The professional trading of crypto assets in Germany for the trader’s own account in many cases requires an authorization of BaFin for proprietary trading. According to German regulatory law, proprietary trading may occur in four different variations. The so-called Market Making e.g. is applicable in cases, in which a company continuously offers the purchase and sale of crypto assets on regulated financial markets by utilization of its own funds at self-determined prices and for its own account. Services of a service provider which offers its clients the trading of crypto assets, respectively facilitates the clients access to the trading of crypto assets may also be subject to authorization as proprietary trading. Not as widespread in crypto trading is the application of high frequency algorithmic trading techniques at organized trading venues which may also require the respective company to acquire an authorization for proprietary trading. Finally, there is the proprietary trading variation of systematic internalization for the field of the so-called Over-the-Counter (OTC) trading. This may be applicable, if operators regularly conduct organized and systematic trading with clients for their own account to a significant extent and outside of an organized market or multilateral trading facility. Systematic internalization also refers to financial instruments and therefore generally also to crypto assets. Nevertheless, it is questionable if the variant of systematic internalization can be fulfilled while trading with crypto assets.  

Only the Heavyweights in OTC-Trading Shall be Regulated

OTC-trading is characterized by the fact that it occurs outside of strictly regulated and supervised exchanges. Since there is a large number of actors which in some cases only trade financial instruments to a rather small extent, not all actors in OTC trading are required to be supervised. The law stipulates specific thresholds which must be exceeded by providers of OTC trading of financial instruments in order for them to qualify as systematic internalisers. The question if a provider actually conducts trading to a significant extent in the abovementioned sense is determined either by the share of the OTC-trading volume of the provider in relation to the total trading volume of the provider for that specific financial instrument or by the ratio of the OTC-trading volume of a provider to the total trading volume of the provider for that specific financial instrument within the European Union. This threshold may also be exceeded by providers trading crypto assets OTC. Furthermore, the law also stipulates that systematic internalization can only be fulfilled if the pre-set limits that are set for the purposes of determining what constitutes frequent systematic and substantial OTC trading are exceeded to a considerable extent. Those pre-set limits are laid out in the organization requirements for investment firms in articles 12 to 17 of the EU regulation no. 2017/565. However, the EU regulation does not define the term crypto asset since this term is only defined and regulated on the national level and instead merely defines thresholds for financial instruments of the categories recognized by the MiFID regulation. There are no provisions regarding crypto assets in this regulation. The stipulated requirement as set out in German regulatory law that the thresholds in accordance to the EU regulation Nr. 2017/565 must be exceeded can therefore not be fulfilled in cases involving the trading of crypto assets.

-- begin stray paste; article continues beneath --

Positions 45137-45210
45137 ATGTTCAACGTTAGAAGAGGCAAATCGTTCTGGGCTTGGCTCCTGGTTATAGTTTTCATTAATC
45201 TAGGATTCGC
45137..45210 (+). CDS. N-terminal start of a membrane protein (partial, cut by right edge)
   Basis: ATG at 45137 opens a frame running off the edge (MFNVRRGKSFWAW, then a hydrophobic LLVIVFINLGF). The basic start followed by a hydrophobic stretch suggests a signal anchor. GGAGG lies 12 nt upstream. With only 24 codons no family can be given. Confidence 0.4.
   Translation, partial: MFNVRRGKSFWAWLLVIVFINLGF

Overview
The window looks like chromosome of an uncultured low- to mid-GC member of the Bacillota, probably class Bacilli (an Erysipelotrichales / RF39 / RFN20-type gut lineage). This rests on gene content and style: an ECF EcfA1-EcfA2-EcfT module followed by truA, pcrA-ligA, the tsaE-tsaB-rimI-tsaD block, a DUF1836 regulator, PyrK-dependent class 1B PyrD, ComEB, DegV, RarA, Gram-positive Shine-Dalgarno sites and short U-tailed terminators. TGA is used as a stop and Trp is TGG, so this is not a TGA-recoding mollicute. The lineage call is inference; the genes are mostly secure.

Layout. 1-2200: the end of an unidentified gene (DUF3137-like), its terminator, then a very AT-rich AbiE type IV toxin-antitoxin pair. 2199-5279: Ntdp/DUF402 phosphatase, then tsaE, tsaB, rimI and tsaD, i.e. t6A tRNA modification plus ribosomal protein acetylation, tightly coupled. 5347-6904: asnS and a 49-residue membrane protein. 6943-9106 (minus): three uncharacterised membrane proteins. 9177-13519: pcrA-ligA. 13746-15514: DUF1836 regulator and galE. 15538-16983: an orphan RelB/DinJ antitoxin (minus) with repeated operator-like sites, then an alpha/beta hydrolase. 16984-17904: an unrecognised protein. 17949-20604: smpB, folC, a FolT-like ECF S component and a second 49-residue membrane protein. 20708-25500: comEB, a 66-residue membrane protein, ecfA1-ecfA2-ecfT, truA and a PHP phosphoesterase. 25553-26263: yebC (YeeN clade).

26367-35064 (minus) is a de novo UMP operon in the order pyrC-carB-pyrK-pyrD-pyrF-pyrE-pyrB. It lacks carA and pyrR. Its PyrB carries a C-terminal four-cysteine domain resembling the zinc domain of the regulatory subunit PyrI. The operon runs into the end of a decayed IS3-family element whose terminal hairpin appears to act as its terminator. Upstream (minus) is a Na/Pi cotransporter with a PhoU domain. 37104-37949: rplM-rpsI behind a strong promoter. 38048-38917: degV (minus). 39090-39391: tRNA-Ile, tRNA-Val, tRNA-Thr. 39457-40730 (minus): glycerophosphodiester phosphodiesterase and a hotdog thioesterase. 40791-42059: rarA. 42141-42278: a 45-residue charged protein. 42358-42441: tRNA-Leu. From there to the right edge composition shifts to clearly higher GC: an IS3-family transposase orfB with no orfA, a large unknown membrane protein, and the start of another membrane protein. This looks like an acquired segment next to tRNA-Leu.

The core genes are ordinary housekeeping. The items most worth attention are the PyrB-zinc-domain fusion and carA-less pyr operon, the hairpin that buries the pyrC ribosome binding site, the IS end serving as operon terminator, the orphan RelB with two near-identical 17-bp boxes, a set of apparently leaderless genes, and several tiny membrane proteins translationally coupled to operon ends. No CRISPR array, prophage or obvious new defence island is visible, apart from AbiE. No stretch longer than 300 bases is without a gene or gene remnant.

Is regulated Systematic Internalization Possible with Crypto Assets?

The absence of thresholds for the OTC trading of crypto assets in the EU regulation Nr. 2017/565 could argue for the position that systematic internalization in the sense of the German supervisory law cannot be fulfilled in this field. Likewise, it could be argued that requirements regarding the exceedance of thresholds set by the EU regulation in cases involving crypto assets are not applicable, since there is no specific regulation. In the latter case, the scope of the terms of frequent systematic trading and considerable trading extent in OTC-trading with crypto assets would not be definable. In light of these legal uncertainties an interpretation decision by BaFin would be helpful and necessary. Either way, most providers that would be affected by this problem will be obligated to obtain an authorization for proprietary trading since they are usually providing proprietary trading as a service for third parties. That being said, the clarification of this legal question would be very welcome since a qualification as a systematic internaliser would go hand in hand with additional regulatory obligations for the affected company. In order to circumvent legal uncertainties those affected by this problem could voluntarily comply with the regulations for systematic internalisers and apply for the respective authorization with BaFin.

Attorney Lutz Auffenberg, LL.M. (London)